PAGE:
cd drupal-multisite
ln -s . drupal-subsite
mkdir sites/localhost.drupal-multisite.drupal-subsite
cp sites/default/default.settings.php sites/localhost.drupal-multisite.drupal-subsite/settings.php

So when I next get a moment I'll consolidate the various test sites I have, and when I have more than one patch on the go that I want to keep segregated, I can just add a multisite, get a fresh CVS copy of the code, and get going.

I've added details to the documentation too.

(*) yes, I keep typing it like that.

Never Write A Line Of Code Again!

Okay, so I lied. But module builder can save you a lot of time when writing custom modules.

And it now works with drush, too. I added support for drush a few weeks ago, which let you do things like "$ drush mb mymodule cron init menu nodeapi --write" and hey presto, a new module folder is created, with an info file and a module file, with hook implementations ready to do your (evil) bidding. (Note: this blog does not sanction use of Drupal, module builder, or drush for evil.)

If you're super lazy you can even say "$ drush mb mymodule cron init menu nodeapi --go", using the wash 'n' go option which writes all the files and enables the new module for you. But don't do this if you're writing an install or enable hook, as they won't have any code in them!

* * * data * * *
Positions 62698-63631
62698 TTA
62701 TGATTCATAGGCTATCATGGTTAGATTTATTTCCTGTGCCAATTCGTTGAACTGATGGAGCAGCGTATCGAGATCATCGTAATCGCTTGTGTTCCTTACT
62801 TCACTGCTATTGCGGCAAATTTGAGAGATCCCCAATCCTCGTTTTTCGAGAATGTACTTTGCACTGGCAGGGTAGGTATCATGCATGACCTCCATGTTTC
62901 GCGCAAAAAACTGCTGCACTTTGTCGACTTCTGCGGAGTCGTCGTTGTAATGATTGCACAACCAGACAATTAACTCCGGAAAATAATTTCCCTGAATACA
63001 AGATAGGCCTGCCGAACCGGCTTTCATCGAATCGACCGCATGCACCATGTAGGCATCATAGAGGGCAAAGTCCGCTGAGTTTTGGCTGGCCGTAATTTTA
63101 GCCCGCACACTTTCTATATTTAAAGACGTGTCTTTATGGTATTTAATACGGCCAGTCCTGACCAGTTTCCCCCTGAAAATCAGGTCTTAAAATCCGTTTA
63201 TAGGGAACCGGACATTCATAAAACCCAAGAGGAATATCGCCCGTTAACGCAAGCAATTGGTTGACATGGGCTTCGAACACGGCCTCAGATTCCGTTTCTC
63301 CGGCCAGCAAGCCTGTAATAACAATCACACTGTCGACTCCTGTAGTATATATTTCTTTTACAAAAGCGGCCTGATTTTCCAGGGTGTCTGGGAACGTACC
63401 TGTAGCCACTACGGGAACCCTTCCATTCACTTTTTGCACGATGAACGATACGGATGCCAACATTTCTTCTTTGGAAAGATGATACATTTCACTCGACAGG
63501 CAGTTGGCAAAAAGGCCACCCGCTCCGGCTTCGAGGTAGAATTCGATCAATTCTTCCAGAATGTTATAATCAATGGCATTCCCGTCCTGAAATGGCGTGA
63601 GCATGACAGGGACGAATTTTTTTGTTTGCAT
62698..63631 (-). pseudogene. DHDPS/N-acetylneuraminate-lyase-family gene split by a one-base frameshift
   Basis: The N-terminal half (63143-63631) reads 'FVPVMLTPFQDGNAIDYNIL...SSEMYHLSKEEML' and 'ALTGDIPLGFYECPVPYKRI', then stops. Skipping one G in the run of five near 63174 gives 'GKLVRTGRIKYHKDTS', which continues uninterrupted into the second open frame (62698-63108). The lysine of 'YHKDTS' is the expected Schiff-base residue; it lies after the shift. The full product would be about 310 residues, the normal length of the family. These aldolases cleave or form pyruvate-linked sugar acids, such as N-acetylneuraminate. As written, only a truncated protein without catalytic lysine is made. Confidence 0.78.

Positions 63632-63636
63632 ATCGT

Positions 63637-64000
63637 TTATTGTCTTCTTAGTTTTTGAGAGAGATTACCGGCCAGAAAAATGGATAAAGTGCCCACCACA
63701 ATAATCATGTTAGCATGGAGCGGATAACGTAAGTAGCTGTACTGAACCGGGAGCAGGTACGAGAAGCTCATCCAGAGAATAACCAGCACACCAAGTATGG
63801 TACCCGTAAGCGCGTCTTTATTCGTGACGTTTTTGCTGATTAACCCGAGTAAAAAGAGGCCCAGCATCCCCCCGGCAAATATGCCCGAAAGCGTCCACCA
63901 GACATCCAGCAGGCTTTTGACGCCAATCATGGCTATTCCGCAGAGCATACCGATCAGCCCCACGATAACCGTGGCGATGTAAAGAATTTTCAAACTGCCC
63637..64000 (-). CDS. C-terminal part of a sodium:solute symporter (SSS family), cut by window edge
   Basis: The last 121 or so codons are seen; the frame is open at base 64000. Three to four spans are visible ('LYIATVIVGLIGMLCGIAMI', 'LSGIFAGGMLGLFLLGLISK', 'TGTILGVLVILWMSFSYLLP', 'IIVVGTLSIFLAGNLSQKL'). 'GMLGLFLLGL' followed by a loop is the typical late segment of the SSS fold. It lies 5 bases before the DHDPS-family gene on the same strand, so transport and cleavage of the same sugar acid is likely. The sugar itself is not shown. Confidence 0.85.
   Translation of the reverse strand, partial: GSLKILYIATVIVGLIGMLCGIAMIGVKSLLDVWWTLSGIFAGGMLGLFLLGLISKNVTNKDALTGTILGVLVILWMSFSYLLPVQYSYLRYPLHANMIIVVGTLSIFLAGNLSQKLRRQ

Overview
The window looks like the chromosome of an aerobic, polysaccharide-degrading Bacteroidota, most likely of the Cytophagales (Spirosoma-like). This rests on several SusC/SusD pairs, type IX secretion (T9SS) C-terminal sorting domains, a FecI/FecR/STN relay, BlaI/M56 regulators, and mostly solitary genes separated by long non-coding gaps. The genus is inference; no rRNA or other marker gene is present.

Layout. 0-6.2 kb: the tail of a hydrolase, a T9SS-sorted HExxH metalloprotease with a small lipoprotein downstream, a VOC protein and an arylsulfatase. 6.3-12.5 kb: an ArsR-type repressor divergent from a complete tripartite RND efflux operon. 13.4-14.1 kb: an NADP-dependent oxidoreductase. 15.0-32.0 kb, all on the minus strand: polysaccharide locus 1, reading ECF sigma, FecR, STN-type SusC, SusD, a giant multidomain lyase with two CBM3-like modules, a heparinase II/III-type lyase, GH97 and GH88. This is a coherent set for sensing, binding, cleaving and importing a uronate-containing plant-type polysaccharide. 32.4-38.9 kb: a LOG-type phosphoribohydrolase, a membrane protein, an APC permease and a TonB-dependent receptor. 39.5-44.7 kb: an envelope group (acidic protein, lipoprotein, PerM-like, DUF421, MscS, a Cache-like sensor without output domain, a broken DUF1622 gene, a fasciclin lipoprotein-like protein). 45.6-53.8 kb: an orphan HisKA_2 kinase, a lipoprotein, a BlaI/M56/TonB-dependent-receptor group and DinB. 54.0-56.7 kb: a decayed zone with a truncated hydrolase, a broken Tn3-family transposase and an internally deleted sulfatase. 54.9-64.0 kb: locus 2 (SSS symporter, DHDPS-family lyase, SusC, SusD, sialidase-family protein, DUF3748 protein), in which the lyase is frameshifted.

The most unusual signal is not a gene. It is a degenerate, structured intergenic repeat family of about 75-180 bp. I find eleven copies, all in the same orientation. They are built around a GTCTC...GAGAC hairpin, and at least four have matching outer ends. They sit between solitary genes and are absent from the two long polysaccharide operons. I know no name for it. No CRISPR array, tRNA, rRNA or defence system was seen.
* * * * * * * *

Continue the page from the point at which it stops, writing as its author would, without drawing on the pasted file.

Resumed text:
The downside was that you needed to install module builder into each Drupal installation you wanted to generate modules for. Bit of a pain if you're developing a few sites and have a few more test sites kicking around.

But no more! You can now stick the module builder folder wherever drush can find it, and build modules in any Drupal 6 installation. You can download hook data to that installation with "$drush mbdl", or store it in a central location by specifying the --data option.

You might say at this point, core hooks are all very good, but what about hooks for CCK, Views, Ubercart, and so on? Well, like all good modules, module builder comes with a hook. Implement hook_module_builder_info, tell it where you hook documentation can be found on the interwebs, and add your module's distinctiveness to module builder's sugary goodness.

And how might you do this?

drush mb foo module_builder_info

With module builder, of course!